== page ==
A uniform rod length 2a is suspended in midair with one end resting against a smooth vertical wall at X and the other end attached by a string length 2b to a point on the wall above X. For what angles between the rod and the string is equilibrium possible?
Answer: always 0; additionally, if b > a > b/2, cos-1((b2 + 2 a2)/(3ab)).
Let the other end of the rod be Y. Let the string be ZY (with Z on the wall) and M its midpoint. The line along which the rod's weight acts passes through the midpoint of the rod and hence also through M. So a necessary condition for equilibrium is that the normal force at X also passes through M, in other words that MX is normal to the wall.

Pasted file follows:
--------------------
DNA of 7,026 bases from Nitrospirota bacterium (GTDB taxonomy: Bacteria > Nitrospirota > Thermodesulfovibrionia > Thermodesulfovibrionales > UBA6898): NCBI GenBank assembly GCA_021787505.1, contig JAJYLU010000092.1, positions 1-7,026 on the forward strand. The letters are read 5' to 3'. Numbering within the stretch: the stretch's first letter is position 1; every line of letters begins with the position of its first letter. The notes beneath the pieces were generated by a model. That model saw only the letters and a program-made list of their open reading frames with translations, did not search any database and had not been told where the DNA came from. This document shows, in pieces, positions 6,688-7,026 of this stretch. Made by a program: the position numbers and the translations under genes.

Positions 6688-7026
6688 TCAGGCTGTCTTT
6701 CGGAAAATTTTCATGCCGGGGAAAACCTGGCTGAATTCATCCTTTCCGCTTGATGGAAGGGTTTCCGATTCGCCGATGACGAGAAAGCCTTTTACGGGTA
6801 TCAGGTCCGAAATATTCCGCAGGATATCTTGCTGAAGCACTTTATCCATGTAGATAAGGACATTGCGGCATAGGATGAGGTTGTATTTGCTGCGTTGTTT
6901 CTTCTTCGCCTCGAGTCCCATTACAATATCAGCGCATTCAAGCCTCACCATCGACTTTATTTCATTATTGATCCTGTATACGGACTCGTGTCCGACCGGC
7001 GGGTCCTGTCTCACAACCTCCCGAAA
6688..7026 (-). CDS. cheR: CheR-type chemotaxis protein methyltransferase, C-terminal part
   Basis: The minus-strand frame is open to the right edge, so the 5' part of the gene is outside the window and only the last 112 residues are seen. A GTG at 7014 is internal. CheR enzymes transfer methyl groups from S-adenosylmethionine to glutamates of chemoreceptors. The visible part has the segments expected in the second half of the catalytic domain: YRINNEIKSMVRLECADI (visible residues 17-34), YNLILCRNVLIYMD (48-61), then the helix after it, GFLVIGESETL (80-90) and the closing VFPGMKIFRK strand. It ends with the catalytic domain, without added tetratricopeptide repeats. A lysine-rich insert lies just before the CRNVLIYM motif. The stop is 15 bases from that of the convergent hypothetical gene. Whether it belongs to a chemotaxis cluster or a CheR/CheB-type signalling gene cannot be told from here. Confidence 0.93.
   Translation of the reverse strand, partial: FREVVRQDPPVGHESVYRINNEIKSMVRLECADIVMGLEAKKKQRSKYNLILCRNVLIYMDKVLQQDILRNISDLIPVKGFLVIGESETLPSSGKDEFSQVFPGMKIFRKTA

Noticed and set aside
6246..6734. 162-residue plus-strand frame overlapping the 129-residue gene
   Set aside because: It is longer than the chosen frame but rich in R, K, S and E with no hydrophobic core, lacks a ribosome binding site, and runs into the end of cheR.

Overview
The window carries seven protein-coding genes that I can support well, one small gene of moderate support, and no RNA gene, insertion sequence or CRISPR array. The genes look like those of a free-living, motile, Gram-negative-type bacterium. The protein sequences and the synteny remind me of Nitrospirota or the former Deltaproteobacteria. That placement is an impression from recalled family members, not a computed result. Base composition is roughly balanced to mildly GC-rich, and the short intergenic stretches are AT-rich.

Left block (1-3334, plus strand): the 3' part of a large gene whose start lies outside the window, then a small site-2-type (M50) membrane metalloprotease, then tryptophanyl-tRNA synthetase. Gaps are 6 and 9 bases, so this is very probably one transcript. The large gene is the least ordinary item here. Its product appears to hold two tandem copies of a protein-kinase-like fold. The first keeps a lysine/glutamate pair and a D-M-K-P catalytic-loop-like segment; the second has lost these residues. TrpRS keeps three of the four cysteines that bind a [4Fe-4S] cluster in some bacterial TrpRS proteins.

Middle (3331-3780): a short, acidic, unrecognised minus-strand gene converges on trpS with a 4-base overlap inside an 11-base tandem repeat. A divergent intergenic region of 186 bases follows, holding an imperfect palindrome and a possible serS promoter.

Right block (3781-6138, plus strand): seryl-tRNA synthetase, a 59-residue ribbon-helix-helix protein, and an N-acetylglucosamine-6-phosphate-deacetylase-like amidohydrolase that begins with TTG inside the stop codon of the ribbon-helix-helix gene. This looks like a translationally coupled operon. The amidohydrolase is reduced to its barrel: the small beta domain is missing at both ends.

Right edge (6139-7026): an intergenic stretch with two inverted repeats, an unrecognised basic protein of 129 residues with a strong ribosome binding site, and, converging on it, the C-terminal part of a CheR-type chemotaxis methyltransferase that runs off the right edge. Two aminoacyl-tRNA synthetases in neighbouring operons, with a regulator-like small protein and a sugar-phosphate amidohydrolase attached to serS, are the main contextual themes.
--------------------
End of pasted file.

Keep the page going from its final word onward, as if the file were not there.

By the cosine rule: MX2 = b2 + 4a2 - 4ab cos θ (where θ = angle XYZ). Similarly, XZ2 = 4b2 + 4a2 - 8ab cos θ. But MX2 + XZ2 = b2, so solving, cos θ = (b2 + 2a2)/(3ab) (*).
Hence this is also a sufficient condition for equilibrium, because the geometry is now fixed. So we can solve for the tension in terms of the weight (resolving vertically) and then for the normal force (resolving horizontally). Hence the three forces have vector sum zero and the rod is in equilibrium.
Returning to (*), we know that 0 < a < b. Put x = a/b, then cos θ = (1 + 2x2)/(3x). But it is easy to see that for (1 + 2x2)/(3x) < 1, we require x > 1/2.
14th Putnam 1954
© John Scholes
26 Nov 1999